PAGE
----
Panopticon Captures Every Movement in 3D

Panopticon Captures Every Movement in 3D

I still remember the days of the introduction of analog cameras and video cassette recorders (VCRs) when that was top-of-the-line technology used for security. Well, needless to say, the industry has come a long way since then with the additions of things like infrared, IP, noise reduction, motion activation, etc. Even motion capture technology has come a long way in just the past few decades.

In the motion picture industry, the latest usages of motion capture required sticking hundreds of tiny markers on a human actor’s body to track movements and create an accurate digital replica. But, can you image the power of security if motion could be captured accurately without markers.

Scientists at Carnegie Melon University have been toying with this and have developed a system of 360-degree cameras similar to the one used in the movie The Matrix. Panoptic Studio is an enormous spherical dome outfitted with 480 video cameras, all pointing inward, to track the movements of people or objects in the center of the dome. The detail captured is extraordinary.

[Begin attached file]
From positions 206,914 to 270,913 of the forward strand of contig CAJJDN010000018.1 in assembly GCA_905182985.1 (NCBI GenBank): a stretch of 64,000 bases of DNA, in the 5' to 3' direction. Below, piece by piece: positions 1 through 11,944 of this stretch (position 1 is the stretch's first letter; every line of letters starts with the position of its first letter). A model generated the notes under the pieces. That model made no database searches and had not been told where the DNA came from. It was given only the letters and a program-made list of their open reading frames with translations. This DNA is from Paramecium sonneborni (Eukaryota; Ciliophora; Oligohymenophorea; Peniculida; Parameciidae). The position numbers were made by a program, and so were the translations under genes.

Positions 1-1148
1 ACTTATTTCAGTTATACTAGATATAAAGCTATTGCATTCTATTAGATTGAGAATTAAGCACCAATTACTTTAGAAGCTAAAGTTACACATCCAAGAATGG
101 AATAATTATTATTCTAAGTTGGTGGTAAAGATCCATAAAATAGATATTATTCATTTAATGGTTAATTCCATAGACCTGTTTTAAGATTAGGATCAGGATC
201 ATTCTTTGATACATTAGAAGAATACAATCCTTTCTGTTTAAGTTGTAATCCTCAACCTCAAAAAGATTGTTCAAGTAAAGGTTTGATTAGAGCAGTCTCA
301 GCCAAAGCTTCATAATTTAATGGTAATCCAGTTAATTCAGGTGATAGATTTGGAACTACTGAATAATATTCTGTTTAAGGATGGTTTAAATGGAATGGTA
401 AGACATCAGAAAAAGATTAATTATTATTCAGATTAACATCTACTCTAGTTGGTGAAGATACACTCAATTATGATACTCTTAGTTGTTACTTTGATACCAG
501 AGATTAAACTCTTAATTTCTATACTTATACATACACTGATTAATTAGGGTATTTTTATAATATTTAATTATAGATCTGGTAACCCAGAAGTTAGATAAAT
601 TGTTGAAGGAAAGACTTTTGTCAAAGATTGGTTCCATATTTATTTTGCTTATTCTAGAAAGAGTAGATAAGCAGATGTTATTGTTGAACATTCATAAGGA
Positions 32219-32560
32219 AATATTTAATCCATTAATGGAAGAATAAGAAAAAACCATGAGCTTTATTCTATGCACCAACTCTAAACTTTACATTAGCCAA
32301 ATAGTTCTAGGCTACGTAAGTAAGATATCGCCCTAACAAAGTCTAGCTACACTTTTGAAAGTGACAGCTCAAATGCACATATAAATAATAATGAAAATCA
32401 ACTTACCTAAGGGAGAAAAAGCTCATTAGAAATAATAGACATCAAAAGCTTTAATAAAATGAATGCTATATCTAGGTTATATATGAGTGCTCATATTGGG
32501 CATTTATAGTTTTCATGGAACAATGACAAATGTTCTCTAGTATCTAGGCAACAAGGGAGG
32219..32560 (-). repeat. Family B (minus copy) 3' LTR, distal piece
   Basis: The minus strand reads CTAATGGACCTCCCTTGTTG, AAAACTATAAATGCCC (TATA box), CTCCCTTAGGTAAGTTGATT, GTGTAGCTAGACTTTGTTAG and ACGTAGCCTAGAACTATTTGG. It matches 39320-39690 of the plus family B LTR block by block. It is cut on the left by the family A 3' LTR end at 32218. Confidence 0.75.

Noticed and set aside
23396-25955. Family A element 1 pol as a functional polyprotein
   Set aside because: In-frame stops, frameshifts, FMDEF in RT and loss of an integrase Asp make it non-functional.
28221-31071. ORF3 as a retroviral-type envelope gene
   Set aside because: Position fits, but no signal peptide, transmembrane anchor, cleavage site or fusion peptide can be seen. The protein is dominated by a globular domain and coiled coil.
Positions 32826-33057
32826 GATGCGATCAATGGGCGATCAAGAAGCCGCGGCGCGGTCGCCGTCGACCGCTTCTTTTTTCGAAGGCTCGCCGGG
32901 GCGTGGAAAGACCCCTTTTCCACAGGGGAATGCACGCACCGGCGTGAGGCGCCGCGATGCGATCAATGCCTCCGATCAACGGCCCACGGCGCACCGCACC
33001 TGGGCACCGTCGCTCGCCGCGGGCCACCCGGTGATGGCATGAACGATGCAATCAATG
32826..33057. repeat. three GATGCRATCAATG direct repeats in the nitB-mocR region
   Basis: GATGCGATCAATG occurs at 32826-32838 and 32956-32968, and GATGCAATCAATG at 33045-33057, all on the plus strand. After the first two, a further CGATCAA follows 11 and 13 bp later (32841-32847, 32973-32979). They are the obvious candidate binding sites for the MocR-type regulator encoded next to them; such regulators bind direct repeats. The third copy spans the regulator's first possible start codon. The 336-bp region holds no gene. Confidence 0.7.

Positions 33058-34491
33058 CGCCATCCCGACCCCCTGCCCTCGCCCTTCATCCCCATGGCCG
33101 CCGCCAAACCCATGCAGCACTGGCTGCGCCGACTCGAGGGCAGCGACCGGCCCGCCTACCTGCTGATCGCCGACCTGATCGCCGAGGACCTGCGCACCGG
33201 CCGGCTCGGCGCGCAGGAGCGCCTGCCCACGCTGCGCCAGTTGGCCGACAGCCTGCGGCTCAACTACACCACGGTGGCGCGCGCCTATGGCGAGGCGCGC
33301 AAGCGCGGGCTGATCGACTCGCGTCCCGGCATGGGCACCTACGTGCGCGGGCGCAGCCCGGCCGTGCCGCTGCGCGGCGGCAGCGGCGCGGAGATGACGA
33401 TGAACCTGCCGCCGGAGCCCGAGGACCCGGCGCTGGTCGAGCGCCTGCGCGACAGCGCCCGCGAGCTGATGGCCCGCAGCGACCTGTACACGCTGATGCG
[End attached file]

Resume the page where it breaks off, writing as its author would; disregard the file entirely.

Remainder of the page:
Not all cameras are activated all the time; the system relies on software that highlights a single moving target to figure out the best viewing angles. Then the software activates only a few relevant groups of cameras at a time.

Although still in the early days of development, the Panoptic Studio’s results have been promising as researchers have gotten the system to retrace over 100,000 different points without markers over hundreds of video frames with greater accuracy than other motion capture techniques.

I wonder if there is where we’re heading with security. Can you imagine cameras in cities across the U.S. with this type of capture capability? Vandals, villains, robbers and such wouldn’t stand a chance.

(Images from The Verge and The Register.)

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Ginger Hill is Group Social Media Manager.

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